Building an electricity grid that supports evolving consumer expectations will require long-overdue investments in American infrastructure.

That includes EV charging stations, renewable energy additions, and transmission line expansion.

Consumer-driven electrification is becoming a mass movement that, if done right, will benefit everybody.

According to a AAA survey, 50 million Americans, or one out of every five drivers, will likely purchase an EV as their next family car.

There will be an estimated 289 EV models available for sale by 2022 – including a growing number of low-cost economy options.

There are also big opportunities for electrified public transportation, with companies like Blue Bird, New Flyer, and Proterra offering electric transit and school buses.

The Department of Energy’s National Renewable Energy Lab estimates that the U.S. will need millions more public charging stations to support the increased number of light-duty EVs estimated to be on the road by 2050.

Other research has shown drivers are more likely to be interested in EVs if they are paired with renewable energy sources, due to the financial savings and environmental benefits they create together.

With a rapidly growing number of EVs plugging into our electricity grid, we’re going to need A LOT of new renewable power to meet consumer demand.

The Electric Power Research Institute estimates that efficient electrification could grow cumulative electricity load in the U.S. 52 percent by 2050 relative to 2015.

Renewable energy technologies, including wind, are ready to meet that challenge, thanks to innovation and U.S. manufacturing expertise.

In many ways, wind power is ideally suited to meet demand from electrification.

Onshore wind generation tends to be strongest at night, exactly when most EV drivers charge their vehicles.

And as I mentioned earlier, wind is a low-cost source of new electricity capacity, which means investments in electrification, fueled by wind power, can result in substantial long-term savings for consumers.

However, just adding more electric vehicles and renewable power isn’t enough to bring about these benefits.

The aging U.S. power grid was recently graded an unacceptable “D+” by the American Society of Civil Engineers.

70 percent of U.S. transmission lines are 25 years or older. Some are more than 100 years old.

We are asking more than ever from our outdated system.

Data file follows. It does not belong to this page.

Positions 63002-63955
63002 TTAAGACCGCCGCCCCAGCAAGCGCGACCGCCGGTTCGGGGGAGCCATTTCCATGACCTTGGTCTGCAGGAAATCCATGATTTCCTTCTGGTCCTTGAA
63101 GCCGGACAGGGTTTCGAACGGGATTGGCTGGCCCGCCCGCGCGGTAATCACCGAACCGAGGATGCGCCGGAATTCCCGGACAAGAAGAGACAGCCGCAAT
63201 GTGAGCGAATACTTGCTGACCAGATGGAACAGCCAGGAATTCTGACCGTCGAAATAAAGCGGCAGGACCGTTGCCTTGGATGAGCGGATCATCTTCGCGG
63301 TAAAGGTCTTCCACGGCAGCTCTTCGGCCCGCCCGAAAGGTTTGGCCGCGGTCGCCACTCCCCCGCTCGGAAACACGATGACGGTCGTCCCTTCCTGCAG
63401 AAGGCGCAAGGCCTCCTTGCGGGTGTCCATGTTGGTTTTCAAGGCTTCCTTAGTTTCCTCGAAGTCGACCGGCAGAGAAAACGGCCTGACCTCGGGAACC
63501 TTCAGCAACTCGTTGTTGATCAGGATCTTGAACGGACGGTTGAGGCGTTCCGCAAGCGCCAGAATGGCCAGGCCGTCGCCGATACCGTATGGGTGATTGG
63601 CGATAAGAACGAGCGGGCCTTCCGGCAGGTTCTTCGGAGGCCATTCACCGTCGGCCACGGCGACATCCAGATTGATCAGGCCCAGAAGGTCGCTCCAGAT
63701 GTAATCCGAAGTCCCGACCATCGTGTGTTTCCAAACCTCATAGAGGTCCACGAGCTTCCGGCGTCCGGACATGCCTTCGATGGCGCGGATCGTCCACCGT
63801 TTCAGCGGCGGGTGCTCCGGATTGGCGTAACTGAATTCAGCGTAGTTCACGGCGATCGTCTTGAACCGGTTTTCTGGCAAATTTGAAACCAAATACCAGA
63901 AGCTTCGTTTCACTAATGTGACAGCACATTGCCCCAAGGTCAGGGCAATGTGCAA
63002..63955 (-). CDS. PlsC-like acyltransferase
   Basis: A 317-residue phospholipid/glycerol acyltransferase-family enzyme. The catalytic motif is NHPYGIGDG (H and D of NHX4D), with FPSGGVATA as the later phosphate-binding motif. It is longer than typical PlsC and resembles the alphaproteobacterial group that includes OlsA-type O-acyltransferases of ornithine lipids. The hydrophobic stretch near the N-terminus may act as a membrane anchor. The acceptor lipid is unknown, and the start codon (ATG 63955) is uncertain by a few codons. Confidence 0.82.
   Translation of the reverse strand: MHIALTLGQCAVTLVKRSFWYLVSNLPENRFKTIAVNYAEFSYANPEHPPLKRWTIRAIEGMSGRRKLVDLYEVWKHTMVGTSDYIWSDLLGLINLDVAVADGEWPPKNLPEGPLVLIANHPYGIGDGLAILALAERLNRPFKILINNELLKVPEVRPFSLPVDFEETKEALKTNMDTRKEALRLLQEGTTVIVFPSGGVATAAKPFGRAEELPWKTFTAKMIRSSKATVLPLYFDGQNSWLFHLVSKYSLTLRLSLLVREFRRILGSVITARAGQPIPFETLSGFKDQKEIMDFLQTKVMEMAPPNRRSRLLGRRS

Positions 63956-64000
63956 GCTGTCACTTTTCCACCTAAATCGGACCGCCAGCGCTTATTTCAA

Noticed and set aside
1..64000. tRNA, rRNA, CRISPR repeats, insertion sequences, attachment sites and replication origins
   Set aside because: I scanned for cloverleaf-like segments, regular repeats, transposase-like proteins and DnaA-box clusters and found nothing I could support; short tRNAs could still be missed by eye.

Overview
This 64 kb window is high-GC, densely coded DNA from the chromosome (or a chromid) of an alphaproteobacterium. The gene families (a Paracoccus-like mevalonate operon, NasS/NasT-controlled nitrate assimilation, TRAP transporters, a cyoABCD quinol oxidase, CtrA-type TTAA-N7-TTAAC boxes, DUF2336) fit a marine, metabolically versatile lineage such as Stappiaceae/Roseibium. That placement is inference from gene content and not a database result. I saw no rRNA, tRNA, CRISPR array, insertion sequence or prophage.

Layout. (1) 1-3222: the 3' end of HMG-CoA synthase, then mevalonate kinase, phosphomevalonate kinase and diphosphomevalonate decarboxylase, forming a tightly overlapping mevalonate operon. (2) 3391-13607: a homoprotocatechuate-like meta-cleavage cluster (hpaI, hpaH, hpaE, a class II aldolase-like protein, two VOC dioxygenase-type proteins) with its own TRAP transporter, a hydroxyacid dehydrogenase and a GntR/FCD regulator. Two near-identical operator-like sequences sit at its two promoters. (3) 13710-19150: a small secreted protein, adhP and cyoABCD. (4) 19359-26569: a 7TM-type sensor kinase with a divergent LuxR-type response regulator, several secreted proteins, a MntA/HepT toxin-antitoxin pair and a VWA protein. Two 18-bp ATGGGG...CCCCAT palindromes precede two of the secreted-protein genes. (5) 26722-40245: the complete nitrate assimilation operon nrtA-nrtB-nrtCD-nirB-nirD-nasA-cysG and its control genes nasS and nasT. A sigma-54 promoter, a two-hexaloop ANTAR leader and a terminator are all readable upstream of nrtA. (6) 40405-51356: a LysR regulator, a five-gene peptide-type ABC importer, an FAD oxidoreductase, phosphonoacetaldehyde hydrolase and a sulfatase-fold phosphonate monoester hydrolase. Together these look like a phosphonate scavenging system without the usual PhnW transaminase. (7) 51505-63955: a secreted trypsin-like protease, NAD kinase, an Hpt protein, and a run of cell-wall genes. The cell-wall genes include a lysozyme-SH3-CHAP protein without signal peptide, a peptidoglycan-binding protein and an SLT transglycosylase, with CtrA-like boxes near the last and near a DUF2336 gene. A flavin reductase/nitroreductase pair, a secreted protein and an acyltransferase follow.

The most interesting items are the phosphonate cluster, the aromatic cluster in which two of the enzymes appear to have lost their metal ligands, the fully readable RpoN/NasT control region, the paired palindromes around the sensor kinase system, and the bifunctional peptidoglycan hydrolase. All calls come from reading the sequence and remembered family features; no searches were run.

America’s languishing and loosely connected regional power grids aren’t designed for the needs of a clean, efficient, and increasingly electrified modern economy.

The Energy Policy Act of 2005 recognized the need for transmission build out, granting DOE authority to establish national transmission corridors and providing FERC the backstop siting authority for lines in those corridors.

Implementation of this bifurcated process failed – with zero transmission lines being built and DOE only establishing two corridors.

As a result of this and other regulatory challenges, America’s electric highway has become congested and inefficient – unable to move the best and least expensive energy resources to areas with high demand.

Without better planning today, our national infrastructure won’t be ready for rapid electrification.

Consumers have made it clear this is unacceptable. They want the electricity grid to support both EVs and renewable energy.

So, we’re going to have to walk and chew gum at the same time.

Fortunately, well-planned investments in transmission, renewable energy and electric vehicle infrastructure can more than pay for themselves.

The smartest way to approach these investments is to develop a comprehensive electrification strategy.

There are substantial cost-saving efficiencies to planning and investing in EV charging stations, the renewable energy projects that will fuel them, and the power lines to connect them – all at the same time.

Electric utilities are well positioned to design and manage an electrification strategy because they already play a central role in managing the grid and delivering electricity to consumers.

However, the Smart Electric Power Alliance reported in 2018 that 75 percent of electricity providers are still in what SEPA defines an “early” stage of planning for transportation electrification.